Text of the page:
The Queen Is Dead, but Pray for Her – From a Son of Ireland

 

Queen Elizabeth II has passed into a place beyond time and space. She left the world on September 8, 2022, at the age of 96. She is the longest reigning monarch in UK history and probably for all time. Her son Charles became King Charles III Thursday.

As an Irishman, I have no mixed feelings today. I do not hate the Queen or the Royal Family. Neither do I hate the UK or the average English person. That is the slave mentality and I am no slave. Unless you can claim correctly to have been wounded by them, you have no excuse for such anger or hatred. I have not, so I cannot. No, I mourn and am saddened by her death.

Elizabeth was in many ways a woman I could not help but admire. She was a devout Christian, kneeling at her bed every night to say her prayers. She was sympathetic to the Catholic Church, which when she started was the black sheep of UK life. Now at her end, Catholics are back in the establishment; they even had a Catholic Prime Minister. She was a traditionalist and saw it as a duty to serve her country in how she lived her life – not to make money, utilise power or abuse the little people. She liked dogs. She was a loyal wife to her husband while he was alive and dead, and a granny to both her children’s children and a nation. But I have another reason.

Which brings me to the above photo. Many of you may not remember, but 11 years ago, Queen Elizabeth came to the Republic of Ireland in May 2011. This historic visit was remarkable as, for the first time since Irish independence (roughly 90 years), the Queen had set foot on Irish soil that was not still under British rule (Northern Ireland). It had been the goal of the Queen for nearly all her life to come south of Northern Ireland and spend time in the Republic, but because of a frosty hostile government after independence and the vicious conflict in the North after 1969 both governments refused her entry on the grounds of safety and security. Now with peace in the north, she could come.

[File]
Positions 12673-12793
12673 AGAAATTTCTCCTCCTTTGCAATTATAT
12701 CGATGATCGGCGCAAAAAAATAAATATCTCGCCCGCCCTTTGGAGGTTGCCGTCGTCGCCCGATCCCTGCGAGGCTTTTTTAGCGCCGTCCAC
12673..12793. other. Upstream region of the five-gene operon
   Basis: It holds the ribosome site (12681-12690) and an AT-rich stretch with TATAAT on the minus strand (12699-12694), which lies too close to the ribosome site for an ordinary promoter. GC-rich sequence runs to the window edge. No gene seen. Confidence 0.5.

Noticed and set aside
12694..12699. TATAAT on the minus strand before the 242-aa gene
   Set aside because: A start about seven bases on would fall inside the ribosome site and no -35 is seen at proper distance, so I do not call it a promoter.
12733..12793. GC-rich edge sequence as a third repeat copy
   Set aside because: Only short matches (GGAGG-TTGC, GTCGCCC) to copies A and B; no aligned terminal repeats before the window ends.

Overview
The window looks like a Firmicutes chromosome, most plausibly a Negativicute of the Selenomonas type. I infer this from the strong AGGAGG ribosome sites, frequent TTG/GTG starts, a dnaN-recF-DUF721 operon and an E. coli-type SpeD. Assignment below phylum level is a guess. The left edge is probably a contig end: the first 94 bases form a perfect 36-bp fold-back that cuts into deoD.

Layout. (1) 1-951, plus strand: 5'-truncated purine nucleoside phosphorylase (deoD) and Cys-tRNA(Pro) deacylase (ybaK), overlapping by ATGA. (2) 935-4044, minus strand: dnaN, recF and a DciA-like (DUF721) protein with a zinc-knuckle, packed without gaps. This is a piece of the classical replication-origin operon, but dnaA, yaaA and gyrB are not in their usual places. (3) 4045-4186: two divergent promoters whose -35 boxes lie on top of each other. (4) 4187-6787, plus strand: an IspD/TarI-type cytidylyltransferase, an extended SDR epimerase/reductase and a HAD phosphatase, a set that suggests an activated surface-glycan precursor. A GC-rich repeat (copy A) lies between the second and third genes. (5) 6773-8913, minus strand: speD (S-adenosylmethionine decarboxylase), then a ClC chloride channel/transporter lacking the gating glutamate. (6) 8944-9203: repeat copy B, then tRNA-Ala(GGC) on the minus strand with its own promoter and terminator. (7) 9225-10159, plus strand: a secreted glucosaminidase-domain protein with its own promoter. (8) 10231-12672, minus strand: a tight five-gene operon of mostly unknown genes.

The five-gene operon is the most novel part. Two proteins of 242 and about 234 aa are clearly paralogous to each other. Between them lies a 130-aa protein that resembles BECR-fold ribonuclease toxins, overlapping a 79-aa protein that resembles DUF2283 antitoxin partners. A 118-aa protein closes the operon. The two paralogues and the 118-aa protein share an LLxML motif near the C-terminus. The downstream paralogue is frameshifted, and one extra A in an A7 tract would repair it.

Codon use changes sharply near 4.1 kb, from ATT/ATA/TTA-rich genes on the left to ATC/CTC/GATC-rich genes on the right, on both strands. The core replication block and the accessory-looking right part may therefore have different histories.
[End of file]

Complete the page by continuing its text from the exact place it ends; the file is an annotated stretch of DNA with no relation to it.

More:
Queen Elizabeth visited several of Ireland’s most famous establishments and its two main cities when she was here. The Guinness brewery, the Rock of Cashel, the English market in Cork, the sport stadium Croke Park, Coolmore stud farm, and of course the political centre of Dublin castle where she was granted a state reception. But it was the above location that made the greatest impression on me.

On her first day, she paid a visit to the Garden of Remembrance in Dublin. The garden has within it a monument that celebrates all the thousands of people unnamed who died in the fight to free Ireland from UK rule. The Queen was escorted in with our President and a handful of Irish soldiers, Oglaigh na hEireann, the descendants of such fighters. Here the Queen by herself walked up to the monument and laid a wreathe, and in a moment that stunned Ireland she bowed the head. The Queen of the United Kingdom honoring the very men and women who fought against her ancestors. For me, it’s a highlight of her visit, as you can imagine.

I’ll end it with another statement. I’m Irish and a constitutional nationalist. Which means I am a republican who supports the idea of Ireland peacefully united with a president as head of state. I prefer Ireland to be a republic than a constitutional monarchy. Nevertheless, I’ve said it before and I’ll say it again, if I was English, I would have been a constitutional monarchist, but proud to have her as my Queen also.